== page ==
I worked as a manual tester for 2 years and took a break because I had kids. Now when I apply for jobs, I couldn't get a call back as there is a gap in my career. It’s been 3 years since I worked and I live in UK.
I have taken selenium automation testing course online.And what are the recent technologies/tools that I have to learn so I can improve.
I am a CS graduate student taking a course on Software Engineering. I would like to eventually do a project on generating test cases from software requirements but first I would like to understand why there aren't more tools doing so.
I have been in software test for medical devices/software for the last five years, across three different companies. With my prior two organizations we formally validated our web-based software products only for the one or two most recent versions of Internet Explorer (at those times). Having our software work in Chrome or Firefox were nice-to-haves, but we did not communicate to our customers that we supported those browsers, I'm soon to start work on a major release of an existing product, and the Project has decided to officially test/validate only Chrome, based on our current knowledge that the current release has known issues with IE. Seems to me we could be taking the easy way out, and not taking into consideration what our users use (often by policy). Apparently we don't currently have that information, though, I have brought it up that we should try to figure that out.
This is regarding the apple native app review farming feature. I want to test this for my app as we have implemented this for our app and now we don't know how we can test this before go-live. Can someone help me to find out the way to test this?
Behavior-driven development (BDD) has been around for a while and is here to stay. However, the added abstraction levels pose a technical problem for writing and managing tests. While BDD does a great job of marrying the nontechnical aspect of test writing to the technical flow of an application under test, keeping this information under source control becomes problematic. Frameworks such as JBehave, Cucumber, or Robot give subject matter experts that additional ability to write tests, but they are often restricted access from them; because people treat test cases as code, they get stored in source control repositories. Additionally, these given-when-then steps soon can grow to an extent where they are difficult to manage without an IDE, and nontechnical people lose interest. Using management tools, Max Saperstone shows how to manage these nontechnical steps and keep them in sync with the automaton in tools such as Git.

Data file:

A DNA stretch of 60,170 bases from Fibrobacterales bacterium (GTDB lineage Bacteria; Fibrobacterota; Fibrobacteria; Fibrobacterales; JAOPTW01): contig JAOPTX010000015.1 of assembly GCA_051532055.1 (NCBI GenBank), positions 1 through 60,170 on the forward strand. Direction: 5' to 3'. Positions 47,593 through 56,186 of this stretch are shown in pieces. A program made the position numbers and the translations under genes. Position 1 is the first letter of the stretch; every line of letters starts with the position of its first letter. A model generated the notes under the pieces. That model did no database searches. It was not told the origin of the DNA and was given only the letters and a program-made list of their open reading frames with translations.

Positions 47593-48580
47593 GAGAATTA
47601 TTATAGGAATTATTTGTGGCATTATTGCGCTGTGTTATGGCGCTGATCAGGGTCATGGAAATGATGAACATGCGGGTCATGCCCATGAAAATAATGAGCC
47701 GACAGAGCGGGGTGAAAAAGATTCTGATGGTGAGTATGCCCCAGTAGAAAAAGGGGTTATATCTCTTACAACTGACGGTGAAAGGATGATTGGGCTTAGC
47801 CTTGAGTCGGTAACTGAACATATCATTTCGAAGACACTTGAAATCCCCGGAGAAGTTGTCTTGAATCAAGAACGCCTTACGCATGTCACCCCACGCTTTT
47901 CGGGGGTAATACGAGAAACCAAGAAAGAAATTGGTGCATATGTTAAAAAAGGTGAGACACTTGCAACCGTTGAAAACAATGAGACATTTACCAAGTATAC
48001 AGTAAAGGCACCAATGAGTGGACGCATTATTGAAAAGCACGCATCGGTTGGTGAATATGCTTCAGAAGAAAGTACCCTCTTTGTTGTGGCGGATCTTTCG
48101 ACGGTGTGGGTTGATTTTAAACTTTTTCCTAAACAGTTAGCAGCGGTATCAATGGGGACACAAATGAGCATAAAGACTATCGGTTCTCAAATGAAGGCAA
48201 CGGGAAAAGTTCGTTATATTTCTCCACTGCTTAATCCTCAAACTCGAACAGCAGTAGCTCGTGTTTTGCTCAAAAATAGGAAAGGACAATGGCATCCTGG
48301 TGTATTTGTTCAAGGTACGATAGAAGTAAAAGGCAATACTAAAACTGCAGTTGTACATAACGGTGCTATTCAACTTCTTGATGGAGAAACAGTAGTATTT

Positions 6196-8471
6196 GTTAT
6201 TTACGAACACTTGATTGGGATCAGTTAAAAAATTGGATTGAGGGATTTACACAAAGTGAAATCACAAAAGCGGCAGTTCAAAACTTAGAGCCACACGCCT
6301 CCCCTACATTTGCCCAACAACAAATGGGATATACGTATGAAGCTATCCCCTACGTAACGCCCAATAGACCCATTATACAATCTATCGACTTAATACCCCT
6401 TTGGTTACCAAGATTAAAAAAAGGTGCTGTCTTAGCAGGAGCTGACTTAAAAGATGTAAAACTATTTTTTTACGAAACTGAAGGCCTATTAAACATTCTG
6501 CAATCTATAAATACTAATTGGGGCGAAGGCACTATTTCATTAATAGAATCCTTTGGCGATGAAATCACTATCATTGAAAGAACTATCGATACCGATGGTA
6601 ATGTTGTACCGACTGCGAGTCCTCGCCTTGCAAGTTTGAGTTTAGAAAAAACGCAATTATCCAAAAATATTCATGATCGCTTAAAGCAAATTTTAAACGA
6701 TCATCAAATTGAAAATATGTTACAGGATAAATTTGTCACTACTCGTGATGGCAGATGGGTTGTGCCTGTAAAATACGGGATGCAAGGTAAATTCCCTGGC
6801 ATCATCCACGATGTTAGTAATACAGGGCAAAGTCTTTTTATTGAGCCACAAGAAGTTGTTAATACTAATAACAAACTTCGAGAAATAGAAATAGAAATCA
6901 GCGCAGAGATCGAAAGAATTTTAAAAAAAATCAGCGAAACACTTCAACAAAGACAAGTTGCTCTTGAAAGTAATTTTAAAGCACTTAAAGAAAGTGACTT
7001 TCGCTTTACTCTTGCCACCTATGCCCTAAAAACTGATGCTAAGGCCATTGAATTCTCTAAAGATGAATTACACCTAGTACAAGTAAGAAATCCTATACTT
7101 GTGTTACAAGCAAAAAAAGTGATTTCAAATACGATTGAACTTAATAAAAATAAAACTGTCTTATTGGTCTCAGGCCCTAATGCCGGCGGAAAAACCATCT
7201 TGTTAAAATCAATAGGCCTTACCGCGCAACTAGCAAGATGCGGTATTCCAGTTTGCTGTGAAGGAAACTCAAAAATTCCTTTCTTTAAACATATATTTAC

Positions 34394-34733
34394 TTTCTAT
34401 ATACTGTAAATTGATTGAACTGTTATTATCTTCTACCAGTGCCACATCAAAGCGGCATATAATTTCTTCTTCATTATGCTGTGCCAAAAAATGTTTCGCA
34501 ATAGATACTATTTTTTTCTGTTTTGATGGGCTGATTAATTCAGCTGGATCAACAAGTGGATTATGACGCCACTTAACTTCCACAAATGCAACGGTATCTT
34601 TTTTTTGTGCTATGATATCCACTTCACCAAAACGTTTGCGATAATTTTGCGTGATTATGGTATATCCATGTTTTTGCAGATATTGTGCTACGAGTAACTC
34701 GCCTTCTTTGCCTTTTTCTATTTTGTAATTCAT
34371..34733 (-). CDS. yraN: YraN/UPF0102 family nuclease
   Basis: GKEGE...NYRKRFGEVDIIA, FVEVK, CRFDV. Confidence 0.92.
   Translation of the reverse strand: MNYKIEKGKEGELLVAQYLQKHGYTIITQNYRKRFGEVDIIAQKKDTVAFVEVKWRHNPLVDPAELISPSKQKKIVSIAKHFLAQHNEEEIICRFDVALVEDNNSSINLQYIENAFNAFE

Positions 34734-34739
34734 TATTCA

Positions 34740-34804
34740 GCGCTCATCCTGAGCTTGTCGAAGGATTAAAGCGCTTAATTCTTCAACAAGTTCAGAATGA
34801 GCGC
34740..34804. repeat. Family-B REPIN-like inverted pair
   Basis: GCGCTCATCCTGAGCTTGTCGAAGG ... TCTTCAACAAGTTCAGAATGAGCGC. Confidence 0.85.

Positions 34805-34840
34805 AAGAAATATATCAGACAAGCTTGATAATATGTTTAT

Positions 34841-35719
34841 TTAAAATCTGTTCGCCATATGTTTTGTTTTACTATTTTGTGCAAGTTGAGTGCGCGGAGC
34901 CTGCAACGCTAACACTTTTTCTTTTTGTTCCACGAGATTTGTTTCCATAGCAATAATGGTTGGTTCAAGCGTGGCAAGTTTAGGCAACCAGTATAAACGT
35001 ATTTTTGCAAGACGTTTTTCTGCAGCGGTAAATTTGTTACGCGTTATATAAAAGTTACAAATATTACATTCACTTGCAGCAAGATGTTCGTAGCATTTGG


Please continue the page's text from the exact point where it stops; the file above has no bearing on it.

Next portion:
When critical subsystems fail, the resulting losses can be catastrophic. In the insurance industry, if premiums are miscalculated, defect costs can reach well over a million dollars. In this session, Mike Keith and Dom Nunley draw on their practical experience with insurance systems testing to provide an overview of combinatorial automation testing for high-risk backend system areas—i.e., features that absolutely must work correctly. They share a process for categorizing requirement risk levels to determine which requirements warrant combinatorial testing. Mike and Dom illustrate various combinatorial testing techniques such as N-FAT, N-Wise, and RANDOM, which can be used to automatically generate test cases. These methods are used to ensure coverage against risk while controlling the number of tests that run.
On this team, testers were overcommitted, avoidable defects were surfacing, and documentation was hard to find. Worse, trust and morale were low. Upgrading tools was out of the question, so the testers decided to take matters into their own hands and create incremental change themselves. Here's how a team added a new type of traceability to its requirement test case world.
Google pioneer Alberto Savoia offered this sage advice: Build the right "it" before you build It right. But few software companies take the time to define, much less build, the right "it." The problem starts with a poor requirements definition process. In this session, join Kathryn Campbell as she examines the five most common mistakes that software companies make during requirements definition—and how to avoid them. First Kathryn defines thinking too small as a huge problem and shows you how to broaden your perspectives. Next, she exposes being stuck in the past, with legacy systems maintaining too much control of our innovation. The third mistake is assuming too much about your customers. Kathryn shares guerrilla techniques for gathering rapid, inexpensive customer feedback at every stage of your requirements and design process.
I have a Project Test Report template but it seems to formal. I'm looking for ideas for an End of Sprint Test Report, that only reports Manual Regression Testing results. I need a report that helps me keep track of user stories not ready for regression in one sprint but will be in the next few sprints.
I'm using VSTS Test Hub, so I have access to charts and queries from tests I've run.
Going forward, I would like to report on Automative (and Manual) Regression Test Results.